Old historical documents relating to the province of Quebec show that in 1764-65, Isaac Werden ... made several purchases of land in Gaspe, Quebec, the most important of which were the Seigneury of Riviere du Loup and the Fief de Madawaska. Both were bought from the Hon. James Murray, and the title dated the 24th January, 1765, was issued under the Great Seal of France and confirmed by the King of Great Britain. That this Isaac Werden was a man of ability and trustworthiness is shown by the fact that a few years later the Bristish Government despatched him on important business to the West Indian Island of Dominica. Before setting out on his voyage he sought greater safety for his wife and family by removing them to the more settled Connecticut. The Werden family still have in their possession  two letters written from him in Dominica to his son, in both of which he refers in glowing terms to his property in Gaspe and his intention to have it conveyed to his son.
Isaac Werden died soon after in Dominica, far from all his family. His son (Isaac II) meanwhile had married, and in time had six children: Isaac, Elias, Asa, Robert, William and a daughter who married a man named Stebbins and settled near Watertown, NY. Living for years in pleasant Connecticut the father imbibed the disaffection of the people towards the mother country, and on the outbreak of the Revolutionary War threw in his lot with the colonials. He died on the prison ship in New York harbor, and his name is inscribed on the Martyrs' Monument in New York City. His six children were left penniless and had a hard struggle with the world. Isaac lived and died in the United States; Asa came to Canada early in life and settled in Prince William County; Robert was last heard of in New Orleans; William settled south of Rochester, NY; and Elias learned the carpenter strade, and later joined the United States army, in which he rose to the rank of captain.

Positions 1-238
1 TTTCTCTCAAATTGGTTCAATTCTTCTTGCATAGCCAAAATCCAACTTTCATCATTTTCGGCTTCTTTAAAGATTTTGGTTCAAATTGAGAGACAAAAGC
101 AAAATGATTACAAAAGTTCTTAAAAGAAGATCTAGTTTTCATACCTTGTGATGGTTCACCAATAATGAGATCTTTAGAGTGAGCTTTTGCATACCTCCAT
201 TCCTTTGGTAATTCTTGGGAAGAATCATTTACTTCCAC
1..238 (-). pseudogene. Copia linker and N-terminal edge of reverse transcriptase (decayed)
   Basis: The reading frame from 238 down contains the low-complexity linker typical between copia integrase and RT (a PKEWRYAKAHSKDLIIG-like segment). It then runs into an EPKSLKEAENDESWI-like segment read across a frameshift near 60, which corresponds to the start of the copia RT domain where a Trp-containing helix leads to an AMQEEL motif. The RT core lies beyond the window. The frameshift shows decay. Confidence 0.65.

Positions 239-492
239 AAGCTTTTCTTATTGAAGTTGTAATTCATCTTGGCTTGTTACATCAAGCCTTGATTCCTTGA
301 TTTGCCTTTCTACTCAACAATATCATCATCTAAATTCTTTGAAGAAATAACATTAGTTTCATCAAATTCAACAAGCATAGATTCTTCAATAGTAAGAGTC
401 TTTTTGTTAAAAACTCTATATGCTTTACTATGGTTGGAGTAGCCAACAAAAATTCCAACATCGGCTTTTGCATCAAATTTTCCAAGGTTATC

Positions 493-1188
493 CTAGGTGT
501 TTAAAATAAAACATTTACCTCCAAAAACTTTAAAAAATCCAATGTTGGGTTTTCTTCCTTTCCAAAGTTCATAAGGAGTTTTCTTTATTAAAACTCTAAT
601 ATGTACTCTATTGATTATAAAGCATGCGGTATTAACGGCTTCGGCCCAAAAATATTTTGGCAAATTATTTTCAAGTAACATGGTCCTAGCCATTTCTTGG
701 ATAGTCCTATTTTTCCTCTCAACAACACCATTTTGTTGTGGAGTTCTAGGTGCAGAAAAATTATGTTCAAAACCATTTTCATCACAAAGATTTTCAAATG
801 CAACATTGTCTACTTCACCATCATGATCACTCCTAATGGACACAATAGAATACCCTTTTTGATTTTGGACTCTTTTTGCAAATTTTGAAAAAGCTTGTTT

Source: Photo copy from "Pioneers of Prince Edward County" in 1904. Publisher & Author Unknown.